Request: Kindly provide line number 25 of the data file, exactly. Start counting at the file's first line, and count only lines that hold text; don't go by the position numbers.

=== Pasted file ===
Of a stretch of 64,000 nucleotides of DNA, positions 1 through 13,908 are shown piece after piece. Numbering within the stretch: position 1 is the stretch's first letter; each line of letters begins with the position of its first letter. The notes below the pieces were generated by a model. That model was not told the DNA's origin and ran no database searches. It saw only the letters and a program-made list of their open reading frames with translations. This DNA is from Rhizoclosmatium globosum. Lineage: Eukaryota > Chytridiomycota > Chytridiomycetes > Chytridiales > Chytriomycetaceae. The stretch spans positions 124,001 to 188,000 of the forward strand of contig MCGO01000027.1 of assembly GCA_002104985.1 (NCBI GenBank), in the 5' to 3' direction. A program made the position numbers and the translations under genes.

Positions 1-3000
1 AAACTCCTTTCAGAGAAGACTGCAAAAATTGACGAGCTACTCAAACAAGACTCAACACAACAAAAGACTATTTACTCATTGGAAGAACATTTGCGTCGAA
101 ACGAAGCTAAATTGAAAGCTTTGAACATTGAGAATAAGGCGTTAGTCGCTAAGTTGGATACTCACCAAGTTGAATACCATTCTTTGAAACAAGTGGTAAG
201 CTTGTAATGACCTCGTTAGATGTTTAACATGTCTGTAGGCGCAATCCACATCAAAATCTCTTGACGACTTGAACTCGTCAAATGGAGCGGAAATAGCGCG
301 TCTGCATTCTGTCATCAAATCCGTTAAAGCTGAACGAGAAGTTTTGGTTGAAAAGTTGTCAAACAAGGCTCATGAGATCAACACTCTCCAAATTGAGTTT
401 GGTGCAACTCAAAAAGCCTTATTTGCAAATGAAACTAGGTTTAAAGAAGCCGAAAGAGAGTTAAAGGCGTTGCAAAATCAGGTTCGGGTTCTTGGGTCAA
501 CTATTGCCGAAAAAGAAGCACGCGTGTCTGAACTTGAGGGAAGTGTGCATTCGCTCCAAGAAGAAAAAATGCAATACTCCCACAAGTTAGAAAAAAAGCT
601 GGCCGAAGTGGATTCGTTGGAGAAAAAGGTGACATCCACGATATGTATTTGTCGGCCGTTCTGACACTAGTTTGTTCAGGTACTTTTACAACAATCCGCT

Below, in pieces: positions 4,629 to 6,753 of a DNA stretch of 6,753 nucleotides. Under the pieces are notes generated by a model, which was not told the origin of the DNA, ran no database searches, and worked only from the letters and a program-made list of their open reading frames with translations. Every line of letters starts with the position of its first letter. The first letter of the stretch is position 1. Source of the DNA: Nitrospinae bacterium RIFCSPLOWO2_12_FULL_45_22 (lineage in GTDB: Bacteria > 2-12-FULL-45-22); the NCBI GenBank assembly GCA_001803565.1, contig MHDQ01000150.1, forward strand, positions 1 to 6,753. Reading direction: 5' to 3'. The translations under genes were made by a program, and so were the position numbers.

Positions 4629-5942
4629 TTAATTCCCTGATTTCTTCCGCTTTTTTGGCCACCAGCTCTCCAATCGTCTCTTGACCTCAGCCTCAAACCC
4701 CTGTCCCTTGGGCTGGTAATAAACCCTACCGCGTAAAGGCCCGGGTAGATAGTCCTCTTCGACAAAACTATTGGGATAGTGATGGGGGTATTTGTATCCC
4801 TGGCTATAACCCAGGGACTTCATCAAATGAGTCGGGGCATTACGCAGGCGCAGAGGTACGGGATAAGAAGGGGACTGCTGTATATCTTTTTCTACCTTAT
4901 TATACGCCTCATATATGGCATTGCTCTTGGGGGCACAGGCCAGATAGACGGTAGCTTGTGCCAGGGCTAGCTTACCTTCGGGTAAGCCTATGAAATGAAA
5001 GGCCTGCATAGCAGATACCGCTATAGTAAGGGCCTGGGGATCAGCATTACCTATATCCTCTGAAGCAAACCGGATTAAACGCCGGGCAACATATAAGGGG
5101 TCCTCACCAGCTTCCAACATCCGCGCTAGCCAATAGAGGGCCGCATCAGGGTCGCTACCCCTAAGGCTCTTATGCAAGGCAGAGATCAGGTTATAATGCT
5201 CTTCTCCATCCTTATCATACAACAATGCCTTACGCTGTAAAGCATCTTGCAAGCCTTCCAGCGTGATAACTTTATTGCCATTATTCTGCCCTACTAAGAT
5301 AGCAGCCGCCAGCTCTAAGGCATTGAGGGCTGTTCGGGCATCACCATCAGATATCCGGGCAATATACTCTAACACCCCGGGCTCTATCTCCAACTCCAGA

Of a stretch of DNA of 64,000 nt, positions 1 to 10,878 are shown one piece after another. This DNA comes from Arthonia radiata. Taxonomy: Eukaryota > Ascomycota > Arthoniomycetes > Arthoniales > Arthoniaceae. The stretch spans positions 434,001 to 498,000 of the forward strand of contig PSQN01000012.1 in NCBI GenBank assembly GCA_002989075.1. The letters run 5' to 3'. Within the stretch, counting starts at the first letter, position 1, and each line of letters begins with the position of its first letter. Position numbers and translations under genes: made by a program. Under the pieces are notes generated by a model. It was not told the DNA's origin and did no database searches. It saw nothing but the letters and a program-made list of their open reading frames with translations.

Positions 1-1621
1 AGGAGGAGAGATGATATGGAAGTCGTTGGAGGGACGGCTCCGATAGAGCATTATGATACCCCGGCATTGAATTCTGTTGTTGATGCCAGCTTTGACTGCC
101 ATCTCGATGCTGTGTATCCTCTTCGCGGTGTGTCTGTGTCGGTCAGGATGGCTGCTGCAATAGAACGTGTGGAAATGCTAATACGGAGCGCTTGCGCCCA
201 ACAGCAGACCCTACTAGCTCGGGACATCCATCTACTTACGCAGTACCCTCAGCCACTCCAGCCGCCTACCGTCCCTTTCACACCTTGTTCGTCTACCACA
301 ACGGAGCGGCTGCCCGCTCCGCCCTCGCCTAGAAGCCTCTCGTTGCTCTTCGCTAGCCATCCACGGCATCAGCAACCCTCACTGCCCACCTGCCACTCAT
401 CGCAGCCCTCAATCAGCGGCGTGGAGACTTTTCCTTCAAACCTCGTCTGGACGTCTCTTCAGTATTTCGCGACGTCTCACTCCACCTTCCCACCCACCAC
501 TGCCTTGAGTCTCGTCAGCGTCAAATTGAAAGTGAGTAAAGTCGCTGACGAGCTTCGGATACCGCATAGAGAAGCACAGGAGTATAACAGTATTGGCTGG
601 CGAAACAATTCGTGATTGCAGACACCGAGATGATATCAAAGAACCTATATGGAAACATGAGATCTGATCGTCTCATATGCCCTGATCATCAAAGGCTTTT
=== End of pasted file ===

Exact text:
301 ACGGAGCGGCTGCCCGCTCCGCCCTCGCCTAGAAGCCTCTCGTTGCTCTTCGCTAGCCATCCACGGCATCAGCAACCCTCACTGCCCACCTGCCACTCAT